A Place For Art
In the past, local artists Suzanne Masters has also taught children at Beauchamp Branch Library fun facts about Henna. | File Photo

A Place For Art

Beauchamp library hosts local art exhibitions to inspire creative minds

Ever since philanthropist Andrew Carnegie built more than 2,500 of them a century ago, libraries — especially public libraries — have served as vital community centers, where children can go for help with schoolwork and adults can seek information to find jobs.

Beauchamp Branch Library, a South Side stalwart at 2111 S. Salina St., goes a step further, providing exhibition space for local artists — a vibrant visual counterpoint to the books, papers and personal computer screens available in the main room.

For the past 10 years, Beauchamp has run regular displays of work by Syracuse artists, giving public exposure to painters and photographers and, perhaps, inspiration to creative-minded patrons who might feel inclined to try their hand at such work themselves.

Paschal Ugoji, a Beauchamp librarian, has run the art exhibit program since he joined the library in 2008. The library, he said, focuses on spreading information and literacy in the community. “People come in and interact and get whatever they want,” Ugoji said. What they want includes space to see art.

This winter, Ugoji invited local painter Suzanne Masters to display her colorful works in Beauchamp’s main room. Ugoji said he has known Masters for several years and thought her acrylic work in eye-catching colors was impressive for a public display.

Masters, a Syracuse University alumna, said she has been an after-school art teacher and also has presented art workshops for children at Beauchamp. “It’s just whatever comes up, wherever there’s a need,” she said, referring to her work with children. “If somebody tells me about it and I can get in there, I’ll do it.”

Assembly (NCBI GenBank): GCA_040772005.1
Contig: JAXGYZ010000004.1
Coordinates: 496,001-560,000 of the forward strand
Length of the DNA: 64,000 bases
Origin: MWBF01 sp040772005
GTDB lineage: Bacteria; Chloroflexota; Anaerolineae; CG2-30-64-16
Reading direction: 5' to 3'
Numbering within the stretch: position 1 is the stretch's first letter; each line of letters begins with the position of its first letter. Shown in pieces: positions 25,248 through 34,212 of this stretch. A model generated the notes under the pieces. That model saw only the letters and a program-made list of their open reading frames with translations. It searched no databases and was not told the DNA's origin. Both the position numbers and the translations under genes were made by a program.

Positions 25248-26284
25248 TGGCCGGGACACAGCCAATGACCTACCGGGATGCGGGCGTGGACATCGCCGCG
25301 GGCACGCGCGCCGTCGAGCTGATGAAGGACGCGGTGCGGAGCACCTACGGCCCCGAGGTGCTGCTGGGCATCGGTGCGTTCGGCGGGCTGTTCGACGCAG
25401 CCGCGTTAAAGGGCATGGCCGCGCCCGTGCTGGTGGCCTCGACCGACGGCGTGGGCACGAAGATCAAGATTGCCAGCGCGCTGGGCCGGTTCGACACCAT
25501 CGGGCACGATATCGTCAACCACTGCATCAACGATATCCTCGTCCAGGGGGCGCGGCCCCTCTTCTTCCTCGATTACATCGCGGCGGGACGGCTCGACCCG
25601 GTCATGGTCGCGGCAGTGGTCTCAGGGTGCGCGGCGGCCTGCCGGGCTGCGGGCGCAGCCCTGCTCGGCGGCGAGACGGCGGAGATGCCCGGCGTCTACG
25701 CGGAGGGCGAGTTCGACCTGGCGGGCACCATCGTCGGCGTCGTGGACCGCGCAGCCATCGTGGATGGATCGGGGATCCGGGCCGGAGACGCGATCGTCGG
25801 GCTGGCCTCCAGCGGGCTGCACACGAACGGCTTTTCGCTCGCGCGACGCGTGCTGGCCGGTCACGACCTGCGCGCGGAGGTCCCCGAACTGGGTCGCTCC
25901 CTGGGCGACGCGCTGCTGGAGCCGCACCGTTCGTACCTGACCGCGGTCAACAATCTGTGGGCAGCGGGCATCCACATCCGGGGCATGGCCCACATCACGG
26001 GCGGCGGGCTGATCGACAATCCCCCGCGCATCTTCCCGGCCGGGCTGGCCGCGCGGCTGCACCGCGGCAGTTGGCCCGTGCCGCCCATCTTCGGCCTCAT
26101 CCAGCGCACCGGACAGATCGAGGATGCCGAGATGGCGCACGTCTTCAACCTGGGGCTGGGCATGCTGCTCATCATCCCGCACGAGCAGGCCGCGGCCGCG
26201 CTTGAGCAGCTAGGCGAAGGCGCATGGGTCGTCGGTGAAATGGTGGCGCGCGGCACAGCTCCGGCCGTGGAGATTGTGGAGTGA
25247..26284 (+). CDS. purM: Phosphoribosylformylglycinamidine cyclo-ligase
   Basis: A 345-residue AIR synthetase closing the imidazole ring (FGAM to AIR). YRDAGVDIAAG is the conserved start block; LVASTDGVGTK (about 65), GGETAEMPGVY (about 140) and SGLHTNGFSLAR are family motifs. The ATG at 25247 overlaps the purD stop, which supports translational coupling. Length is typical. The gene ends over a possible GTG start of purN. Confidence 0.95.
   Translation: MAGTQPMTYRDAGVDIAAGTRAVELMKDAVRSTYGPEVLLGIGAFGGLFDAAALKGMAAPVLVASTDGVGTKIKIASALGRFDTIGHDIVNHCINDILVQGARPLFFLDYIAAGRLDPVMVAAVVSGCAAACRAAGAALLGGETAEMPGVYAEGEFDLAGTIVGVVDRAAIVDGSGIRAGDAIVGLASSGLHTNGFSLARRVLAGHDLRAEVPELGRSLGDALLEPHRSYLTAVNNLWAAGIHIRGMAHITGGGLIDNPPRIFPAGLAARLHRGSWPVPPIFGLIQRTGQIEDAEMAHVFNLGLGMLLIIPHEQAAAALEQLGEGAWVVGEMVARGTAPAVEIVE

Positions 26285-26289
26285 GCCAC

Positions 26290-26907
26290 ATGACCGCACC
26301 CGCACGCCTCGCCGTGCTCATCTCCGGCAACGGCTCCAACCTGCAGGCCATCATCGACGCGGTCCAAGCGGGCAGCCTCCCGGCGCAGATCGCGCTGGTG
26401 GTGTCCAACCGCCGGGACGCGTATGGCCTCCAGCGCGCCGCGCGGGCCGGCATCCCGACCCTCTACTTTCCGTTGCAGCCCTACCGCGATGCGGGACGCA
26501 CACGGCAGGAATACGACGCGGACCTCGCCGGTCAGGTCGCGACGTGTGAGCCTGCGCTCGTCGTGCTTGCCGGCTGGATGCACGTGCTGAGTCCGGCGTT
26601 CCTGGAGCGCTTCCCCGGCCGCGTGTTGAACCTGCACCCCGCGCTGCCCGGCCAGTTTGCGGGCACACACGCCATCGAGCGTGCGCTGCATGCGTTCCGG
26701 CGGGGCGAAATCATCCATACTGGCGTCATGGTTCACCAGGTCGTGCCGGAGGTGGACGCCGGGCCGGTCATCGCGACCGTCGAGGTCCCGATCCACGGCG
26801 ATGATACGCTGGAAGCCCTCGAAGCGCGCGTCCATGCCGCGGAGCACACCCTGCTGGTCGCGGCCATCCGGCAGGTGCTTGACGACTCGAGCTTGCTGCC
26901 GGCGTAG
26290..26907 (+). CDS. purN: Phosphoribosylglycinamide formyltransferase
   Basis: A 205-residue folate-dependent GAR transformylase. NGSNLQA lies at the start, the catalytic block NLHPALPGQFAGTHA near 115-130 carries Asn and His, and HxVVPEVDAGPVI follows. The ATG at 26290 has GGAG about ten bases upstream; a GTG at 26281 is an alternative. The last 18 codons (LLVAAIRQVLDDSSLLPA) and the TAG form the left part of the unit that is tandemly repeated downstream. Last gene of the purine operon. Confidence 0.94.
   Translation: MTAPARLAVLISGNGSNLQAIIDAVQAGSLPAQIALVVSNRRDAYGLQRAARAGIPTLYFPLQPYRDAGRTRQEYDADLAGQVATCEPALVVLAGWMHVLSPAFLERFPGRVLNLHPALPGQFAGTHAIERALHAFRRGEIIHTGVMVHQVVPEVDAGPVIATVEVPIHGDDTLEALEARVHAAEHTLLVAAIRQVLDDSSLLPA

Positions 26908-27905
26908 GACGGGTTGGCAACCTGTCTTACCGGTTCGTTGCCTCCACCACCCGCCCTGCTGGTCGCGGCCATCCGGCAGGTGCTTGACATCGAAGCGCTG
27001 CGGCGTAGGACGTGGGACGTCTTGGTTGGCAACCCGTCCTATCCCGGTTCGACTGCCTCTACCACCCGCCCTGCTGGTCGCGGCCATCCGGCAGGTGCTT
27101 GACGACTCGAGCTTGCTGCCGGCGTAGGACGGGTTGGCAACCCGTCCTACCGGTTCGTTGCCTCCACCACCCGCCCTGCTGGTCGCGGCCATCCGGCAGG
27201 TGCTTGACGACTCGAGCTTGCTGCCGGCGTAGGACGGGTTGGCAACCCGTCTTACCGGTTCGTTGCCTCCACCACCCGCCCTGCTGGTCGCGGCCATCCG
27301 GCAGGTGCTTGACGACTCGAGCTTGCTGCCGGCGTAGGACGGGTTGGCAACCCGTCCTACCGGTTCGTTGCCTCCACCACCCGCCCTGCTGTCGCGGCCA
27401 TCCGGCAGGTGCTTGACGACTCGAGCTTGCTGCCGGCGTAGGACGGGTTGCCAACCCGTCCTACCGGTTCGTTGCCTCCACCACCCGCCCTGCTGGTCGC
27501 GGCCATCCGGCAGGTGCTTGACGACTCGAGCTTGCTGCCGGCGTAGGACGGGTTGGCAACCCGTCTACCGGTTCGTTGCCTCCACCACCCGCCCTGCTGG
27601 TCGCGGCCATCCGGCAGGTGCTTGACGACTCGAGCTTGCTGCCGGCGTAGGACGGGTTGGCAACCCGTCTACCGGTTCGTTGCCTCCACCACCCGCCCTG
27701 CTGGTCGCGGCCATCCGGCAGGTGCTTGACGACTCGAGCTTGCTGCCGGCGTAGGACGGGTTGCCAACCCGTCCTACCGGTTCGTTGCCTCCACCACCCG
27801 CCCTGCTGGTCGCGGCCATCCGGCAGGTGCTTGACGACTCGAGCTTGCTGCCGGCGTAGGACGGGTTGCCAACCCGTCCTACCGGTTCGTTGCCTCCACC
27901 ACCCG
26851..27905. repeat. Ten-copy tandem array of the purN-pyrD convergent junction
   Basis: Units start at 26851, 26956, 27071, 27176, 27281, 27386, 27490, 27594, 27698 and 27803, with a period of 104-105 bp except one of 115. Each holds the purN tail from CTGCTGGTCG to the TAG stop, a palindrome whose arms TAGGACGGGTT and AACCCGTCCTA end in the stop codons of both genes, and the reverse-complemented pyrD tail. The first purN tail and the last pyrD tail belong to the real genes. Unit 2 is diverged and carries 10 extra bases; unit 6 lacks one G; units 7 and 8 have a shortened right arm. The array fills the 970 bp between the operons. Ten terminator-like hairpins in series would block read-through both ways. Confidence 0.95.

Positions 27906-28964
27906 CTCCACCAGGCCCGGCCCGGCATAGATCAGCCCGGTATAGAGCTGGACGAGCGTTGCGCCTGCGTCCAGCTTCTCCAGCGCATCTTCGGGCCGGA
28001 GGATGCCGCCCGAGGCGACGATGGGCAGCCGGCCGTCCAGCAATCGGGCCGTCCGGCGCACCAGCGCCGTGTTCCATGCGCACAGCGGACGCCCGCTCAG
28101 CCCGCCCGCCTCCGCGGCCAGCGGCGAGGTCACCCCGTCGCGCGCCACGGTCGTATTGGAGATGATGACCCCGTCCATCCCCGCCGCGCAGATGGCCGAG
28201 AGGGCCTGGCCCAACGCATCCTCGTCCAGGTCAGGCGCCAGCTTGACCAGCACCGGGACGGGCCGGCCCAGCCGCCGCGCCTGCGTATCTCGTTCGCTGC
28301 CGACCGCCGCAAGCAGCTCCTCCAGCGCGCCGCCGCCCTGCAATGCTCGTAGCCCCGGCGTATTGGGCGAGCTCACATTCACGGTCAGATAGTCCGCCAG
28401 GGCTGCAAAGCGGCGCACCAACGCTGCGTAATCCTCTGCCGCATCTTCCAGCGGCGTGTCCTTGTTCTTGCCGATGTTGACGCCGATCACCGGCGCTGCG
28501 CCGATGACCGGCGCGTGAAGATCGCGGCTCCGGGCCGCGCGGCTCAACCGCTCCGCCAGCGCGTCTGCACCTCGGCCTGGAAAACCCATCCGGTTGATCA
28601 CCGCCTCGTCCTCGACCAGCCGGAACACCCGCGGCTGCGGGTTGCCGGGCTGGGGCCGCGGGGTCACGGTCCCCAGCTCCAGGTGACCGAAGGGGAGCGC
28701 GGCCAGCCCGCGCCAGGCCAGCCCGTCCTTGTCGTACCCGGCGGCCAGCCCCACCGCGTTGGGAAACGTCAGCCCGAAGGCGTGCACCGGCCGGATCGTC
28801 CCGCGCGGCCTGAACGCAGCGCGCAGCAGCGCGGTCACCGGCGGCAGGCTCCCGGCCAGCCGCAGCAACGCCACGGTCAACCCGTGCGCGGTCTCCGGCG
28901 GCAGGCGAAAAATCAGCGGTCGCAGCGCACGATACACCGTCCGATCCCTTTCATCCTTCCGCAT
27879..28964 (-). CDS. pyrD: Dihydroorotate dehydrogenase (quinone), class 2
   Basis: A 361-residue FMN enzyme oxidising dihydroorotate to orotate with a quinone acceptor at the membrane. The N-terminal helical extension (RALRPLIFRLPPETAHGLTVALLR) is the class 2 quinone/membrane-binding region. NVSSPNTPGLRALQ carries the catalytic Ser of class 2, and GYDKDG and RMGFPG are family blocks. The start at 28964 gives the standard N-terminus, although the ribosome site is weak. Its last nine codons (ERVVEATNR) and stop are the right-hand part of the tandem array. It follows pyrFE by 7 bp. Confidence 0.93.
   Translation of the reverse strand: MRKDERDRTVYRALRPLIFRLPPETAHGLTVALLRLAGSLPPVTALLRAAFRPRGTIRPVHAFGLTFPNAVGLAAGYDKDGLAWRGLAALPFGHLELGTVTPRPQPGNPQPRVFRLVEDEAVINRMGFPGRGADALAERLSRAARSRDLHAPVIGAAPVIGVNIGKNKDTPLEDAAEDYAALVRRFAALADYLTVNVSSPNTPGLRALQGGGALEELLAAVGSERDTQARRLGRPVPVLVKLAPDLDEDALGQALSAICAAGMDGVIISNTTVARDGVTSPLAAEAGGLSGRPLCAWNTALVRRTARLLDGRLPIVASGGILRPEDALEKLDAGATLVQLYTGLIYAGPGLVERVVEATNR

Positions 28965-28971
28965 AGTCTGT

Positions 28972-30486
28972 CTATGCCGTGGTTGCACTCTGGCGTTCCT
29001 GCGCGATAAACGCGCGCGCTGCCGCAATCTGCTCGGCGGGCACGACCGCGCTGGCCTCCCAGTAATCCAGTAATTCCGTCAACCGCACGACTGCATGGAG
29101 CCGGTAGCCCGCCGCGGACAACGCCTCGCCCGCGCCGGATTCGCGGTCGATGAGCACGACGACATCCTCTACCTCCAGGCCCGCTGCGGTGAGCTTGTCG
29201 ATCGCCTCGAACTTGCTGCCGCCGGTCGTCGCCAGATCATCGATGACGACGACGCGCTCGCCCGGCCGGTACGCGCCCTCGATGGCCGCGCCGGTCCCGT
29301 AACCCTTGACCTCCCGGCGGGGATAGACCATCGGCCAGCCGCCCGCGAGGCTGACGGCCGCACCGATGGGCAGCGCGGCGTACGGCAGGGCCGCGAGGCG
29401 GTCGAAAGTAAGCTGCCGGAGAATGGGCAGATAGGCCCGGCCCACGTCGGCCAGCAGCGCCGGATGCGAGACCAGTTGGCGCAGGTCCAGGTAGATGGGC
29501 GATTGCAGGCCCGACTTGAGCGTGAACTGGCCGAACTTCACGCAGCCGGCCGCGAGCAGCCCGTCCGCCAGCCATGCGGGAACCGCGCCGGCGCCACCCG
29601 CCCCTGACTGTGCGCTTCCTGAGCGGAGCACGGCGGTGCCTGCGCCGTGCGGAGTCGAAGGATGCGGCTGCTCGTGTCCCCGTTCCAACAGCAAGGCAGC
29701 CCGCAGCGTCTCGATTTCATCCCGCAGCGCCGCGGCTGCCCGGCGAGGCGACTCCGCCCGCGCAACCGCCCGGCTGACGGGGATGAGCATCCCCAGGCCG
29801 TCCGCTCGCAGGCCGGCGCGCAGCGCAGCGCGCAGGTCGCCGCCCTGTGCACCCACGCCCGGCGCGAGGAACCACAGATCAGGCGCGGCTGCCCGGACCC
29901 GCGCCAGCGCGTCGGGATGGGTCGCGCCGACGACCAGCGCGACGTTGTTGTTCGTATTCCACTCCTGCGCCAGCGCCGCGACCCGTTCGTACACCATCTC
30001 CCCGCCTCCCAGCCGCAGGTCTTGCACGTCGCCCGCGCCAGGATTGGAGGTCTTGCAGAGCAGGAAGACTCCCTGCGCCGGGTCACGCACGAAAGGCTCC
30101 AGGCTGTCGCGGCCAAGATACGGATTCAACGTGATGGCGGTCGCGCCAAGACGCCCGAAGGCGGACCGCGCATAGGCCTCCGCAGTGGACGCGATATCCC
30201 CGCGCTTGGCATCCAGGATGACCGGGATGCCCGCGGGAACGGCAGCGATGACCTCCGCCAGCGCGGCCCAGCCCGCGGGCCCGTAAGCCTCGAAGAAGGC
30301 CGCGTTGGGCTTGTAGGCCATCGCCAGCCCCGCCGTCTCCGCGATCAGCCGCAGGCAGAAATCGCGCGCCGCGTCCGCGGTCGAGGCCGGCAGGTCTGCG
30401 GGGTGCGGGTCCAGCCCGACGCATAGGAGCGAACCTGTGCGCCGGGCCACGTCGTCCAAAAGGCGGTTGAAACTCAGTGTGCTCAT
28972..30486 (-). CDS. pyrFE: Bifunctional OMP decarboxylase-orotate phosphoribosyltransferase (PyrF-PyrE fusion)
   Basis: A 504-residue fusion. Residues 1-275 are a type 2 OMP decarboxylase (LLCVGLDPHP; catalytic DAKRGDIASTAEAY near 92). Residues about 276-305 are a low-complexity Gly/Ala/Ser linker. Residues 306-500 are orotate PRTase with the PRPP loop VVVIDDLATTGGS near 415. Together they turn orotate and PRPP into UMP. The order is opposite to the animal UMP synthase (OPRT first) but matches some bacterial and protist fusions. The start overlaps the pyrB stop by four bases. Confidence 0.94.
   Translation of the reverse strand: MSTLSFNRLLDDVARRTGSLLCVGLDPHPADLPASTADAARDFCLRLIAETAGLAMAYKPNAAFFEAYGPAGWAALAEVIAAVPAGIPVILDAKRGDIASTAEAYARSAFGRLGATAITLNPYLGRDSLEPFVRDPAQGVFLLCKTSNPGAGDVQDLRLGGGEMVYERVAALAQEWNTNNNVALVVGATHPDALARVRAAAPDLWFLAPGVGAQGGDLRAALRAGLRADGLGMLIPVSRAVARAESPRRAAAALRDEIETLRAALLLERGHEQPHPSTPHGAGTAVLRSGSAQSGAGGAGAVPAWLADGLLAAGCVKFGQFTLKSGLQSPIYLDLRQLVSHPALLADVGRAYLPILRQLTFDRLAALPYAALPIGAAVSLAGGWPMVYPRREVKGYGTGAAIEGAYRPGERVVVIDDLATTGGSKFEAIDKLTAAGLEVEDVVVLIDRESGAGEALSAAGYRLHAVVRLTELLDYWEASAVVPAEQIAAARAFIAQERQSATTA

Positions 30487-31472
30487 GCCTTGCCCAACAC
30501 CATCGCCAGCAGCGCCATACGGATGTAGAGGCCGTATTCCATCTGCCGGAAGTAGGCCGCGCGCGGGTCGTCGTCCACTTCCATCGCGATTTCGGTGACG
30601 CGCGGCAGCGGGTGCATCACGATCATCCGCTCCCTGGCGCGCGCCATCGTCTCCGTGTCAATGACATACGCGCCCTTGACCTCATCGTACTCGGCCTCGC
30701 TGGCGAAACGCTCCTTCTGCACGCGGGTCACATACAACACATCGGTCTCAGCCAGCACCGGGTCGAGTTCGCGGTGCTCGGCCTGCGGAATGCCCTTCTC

Masters works in a style called abstract expressionism, in which bold colors and unusual shapes dominate. The Museum of Modern Art in New York, which dates the style to the 1940s, also calls it “action painting.”

Ugoji, taking the role of art critic in a recent interview, described Masters’ work “as visually attractive, very creative.”

Ugoji said artwork at the library is popular, especially when Beauchamp holds receptions to introduce a local artist. “People bring their friends to see what’s on display,” he said.

Emily Duke, associate professor of transmedia studies at Syracuse University, said when the work of local artists is displayed in public spaces such as coffee shops or libraries, the event is often more about community building — “not necessarily about the fame and glamour with the art world.”

Duke said schools should teach art so young people learn how to use it as a kind of “cultural capital,” which they can draw from lifelong.

“I think it’s a great thing to put art in public spaces,” Duke said.

 

 

— Article by Katelyn Faubel, The Stand reporter